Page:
In addition, proponents and land managers should refer to the Recovery Plan (where available) or the Conservation Advice (where available) for recovery, mitigation and conservation information.
|EPBC Act Listing Status||Listed as Endangered|
|Recovery Plan Decision||
Recovery Plan required, this species had a recovery plan in force at the time the legislation provided for the Minister to decide whether or not to have a recovery plan (19/2/2007).
|Adopted/Made Recovery Plans||
Tangle Wattle (Acacia volubilis) Interim Recovery Plan 2003-2008 (Harris, A. & A. Brown, 2003a) [Recovery Plan].
Federal Register of
Declaration under s178, s181, and s183 of the Environment Protection and Biodiversity Conservation Act 1999 - List of threatened species, List of threatened ecological communities and List of threatening processes (Commonwealth of Australia, 2000) [Legislative Instrument].
Documents and Websites
|State Listing Status||
|Scientific name||Acacia volubilis |
|Reference||Fragmenta Phytographiae Australiae 10: 98 (Feb. 1877).|
This is an indicative distribution map of the present distribution of the species based on best available knowledge. See map caveat for more information.
The Tangled Wattle is a dense, compact, domed, wiry entangled shrub (Maslin 1995; Paczkowska & Chapman 2000), growing to 0.3-0.4 m high to 1 m wide (Paczkowska & Chapman 2000) with yellow globular flower heads (Brown et al. 1998; Paczkowska & Chapman 2000; Orchard & Wilson 2001).
This species is known only from the Cunderdin area in the wheatbelt area of south-western WA (Brown et al. 1998; Orchard & Wilson 2001). It was originally known only from a late 19th century collection from 'Boxvale', and an unknown locality, possibly near Quairading, about 70 km ESE of York, south-western WA (Maslin 1995; Orchard & Wilson 2001). The species was presumed to be extinct (Maslin 1995; Briggs & Leigh 1996) until a small population was discovered near Cunderdin in June 1996. A few populations are now known in the area, consisting of only a few plants each, on degraded road reserves (Brown et al. 1998).
Specimens of A. carens and A. cummingiana were formerly confused with A. volubilis (Orchard & Wilson 2001).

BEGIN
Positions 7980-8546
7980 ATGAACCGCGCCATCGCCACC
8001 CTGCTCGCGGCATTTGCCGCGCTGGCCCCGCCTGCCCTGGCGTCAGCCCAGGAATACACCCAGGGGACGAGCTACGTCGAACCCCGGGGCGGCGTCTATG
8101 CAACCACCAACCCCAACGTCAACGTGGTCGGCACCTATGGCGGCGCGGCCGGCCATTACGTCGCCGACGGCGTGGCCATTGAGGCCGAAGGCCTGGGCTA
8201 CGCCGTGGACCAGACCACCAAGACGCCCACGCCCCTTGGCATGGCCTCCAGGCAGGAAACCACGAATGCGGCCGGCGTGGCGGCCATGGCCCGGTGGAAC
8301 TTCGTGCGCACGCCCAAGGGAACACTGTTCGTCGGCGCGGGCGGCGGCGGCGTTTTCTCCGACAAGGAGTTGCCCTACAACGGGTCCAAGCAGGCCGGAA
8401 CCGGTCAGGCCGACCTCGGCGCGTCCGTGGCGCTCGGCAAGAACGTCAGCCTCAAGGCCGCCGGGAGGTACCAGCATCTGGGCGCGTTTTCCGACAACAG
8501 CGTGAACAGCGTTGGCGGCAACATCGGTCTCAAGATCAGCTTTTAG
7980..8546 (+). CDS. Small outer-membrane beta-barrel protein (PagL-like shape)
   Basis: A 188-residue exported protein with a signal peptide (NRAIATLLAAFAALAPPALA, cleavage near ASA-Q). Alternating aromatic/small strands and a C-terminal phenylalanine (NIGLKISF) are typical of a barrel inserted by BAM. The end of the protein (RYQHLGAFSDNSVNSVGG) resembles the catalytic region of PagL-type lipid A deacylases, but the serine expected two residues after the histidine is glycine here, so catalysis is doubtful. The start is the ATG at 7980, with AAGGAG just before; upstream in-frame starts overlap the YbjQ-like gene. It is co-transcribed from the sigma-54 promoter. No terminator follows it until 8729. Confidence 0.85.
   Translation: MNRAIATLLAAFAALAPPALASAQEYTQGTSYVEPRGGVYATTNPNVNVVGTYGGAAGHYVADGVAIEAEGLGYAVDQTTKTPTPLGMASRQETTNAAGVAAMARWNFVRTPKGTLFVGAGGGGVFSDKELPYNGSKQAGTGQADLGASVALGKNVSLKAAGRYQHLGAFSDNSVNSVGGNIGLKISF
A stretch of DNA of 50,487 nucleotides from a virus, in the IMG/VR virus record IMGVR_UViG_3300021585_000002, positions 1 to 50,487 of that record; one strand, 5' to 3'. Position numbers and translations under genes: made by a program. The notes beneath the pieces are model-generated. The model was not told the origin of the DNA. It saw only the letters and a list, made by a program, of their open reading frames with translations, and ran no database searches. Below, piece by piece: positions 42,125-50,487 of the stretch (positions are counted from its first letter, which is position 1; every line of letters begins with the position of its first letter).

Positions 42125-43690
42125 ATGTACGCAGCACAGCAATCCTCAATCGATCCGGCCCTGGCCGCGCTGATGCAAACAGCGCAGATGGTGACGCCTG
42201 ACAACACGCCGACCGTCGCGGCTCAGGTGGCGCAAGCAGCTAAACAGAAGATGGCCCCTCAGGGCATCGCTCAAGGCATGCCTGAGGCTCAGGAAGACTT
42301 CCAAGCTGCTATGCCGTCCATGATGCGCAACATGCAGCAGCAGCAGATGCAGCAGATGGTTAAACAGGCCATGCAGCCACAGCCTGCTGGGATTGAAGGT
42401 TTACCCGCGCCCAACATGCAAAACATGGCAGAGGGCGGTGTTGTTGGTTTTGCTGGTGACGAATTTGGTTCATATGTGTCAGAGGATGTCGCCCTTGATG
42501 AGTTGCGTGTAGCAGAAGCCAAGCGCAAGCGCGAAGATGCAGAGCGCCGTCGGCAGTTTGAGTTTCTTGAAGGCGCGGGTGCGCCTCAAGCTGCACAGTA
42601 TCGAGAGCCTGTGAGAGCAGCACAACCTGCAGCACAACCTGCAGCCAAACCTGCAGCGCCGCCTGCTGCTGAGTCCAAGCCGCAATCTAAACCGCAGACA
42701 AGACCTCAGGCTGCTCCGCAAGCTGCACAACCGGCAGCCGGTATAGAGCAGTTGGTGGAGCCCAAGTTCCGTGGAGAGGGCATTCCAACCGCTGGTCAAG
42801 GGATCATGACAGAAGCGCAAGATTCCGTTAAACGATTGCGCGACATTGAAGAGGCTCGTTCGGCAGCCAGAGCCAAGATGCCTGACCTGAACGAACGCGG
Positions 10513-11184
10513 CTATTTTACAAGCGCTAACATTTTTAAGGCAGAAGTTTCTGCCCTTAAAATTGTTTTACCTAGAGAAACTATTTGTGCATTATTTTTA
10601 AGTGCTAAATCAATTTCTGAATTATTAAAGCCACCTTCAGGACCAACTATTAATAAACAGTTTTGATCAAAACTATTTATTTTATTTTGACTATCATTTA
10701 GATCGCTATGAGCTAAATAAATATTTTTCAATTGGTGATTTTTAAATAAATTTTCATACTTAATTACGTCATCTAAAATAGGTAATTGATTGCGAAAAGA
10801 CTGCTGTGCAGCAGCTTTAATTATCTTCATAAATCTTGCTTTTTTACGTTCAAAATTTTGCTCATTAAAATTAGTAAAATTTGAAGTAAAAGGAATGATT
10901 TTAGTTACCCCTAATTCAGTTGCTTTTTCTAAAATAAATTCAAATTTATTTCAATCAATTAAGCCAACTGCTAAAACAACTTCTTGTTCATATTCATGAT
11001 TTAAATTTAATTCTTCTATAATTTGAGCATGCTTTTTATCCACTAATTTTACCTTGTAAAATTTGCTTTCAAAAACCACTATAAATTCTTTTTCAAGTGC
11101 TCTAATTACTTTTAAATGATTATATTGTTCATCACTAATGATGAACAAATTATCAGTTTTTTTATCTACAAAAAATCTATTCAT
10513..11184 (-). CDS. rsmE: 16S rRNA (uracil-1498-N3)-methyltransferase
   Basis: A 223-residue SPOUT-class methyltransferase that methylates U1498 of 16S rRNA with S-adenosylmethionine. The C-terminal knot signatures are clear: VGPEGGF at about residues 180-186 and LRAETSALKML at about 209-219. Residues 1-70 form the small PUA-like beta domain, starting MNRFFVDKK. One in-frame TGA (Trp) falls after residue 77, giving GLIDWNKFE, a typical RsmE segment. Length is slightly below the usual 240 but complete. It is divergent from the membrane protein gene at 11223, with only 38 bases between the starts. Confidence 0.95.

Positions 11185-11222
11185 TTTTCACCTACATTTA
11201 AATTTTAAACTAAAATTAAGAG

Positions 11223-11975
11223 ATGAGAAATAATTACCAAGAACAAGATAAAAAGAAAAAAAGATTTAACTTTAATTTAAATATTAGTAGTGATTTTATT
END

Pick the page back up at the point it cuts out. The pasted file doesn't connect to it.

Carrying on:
This species grows in gravelly sandy clay loam (Paczkowska & Chapman 2000; Orchard & Wilson 2001). The species grows on extremely degraded road reserves with little native vegetation (Brown et al. 1998).
Flowers appear in June (Brown et al. 1998; Paczkowska & Chapman 2000).
The following table lists known and perceived threats to this species. Threats are based on the International Union for Conservation of Nature and Natural Resources (IUCN) threat classification version 1.1.
|Threat Class||Threatening Species||References|
|Agriculture and Aquaculture:Livestock Farming and Grazing:Grazing pressures and associated habitat changes||Tangle Wattle (Acacia volubilis) Interim Recovery Plan 2003-2008 (Harris, A. & A. Brown, 2003a) [Recovery Plan].|
|Ecosystem/Community Stresses:Ecosystem/Community Stresses:Habitat loss/conversion/quality decline/degradation||Tangle Wattle (Acacia volubilis) Interim Recovery Plan 2003-2008 (Harris, A. & A. Brown, 2003a) [Recovery Plan].|
|Ecosystem/Community Stresses:Indirect Ecosystem Effects:Loss and/or fragmentation of habitat and/or subpopulations||Tangle Wattle (Acacia volubilis) Interim Recovery Plan 2003-2008 (Harris, A. & A. Brown, 2003a) [Recovery Plan].|
|Ecosystem/Community Stresses:Indirect Ecosystem Effects:Restricted geographical distribution (area of occupancy and extent of occurrence)|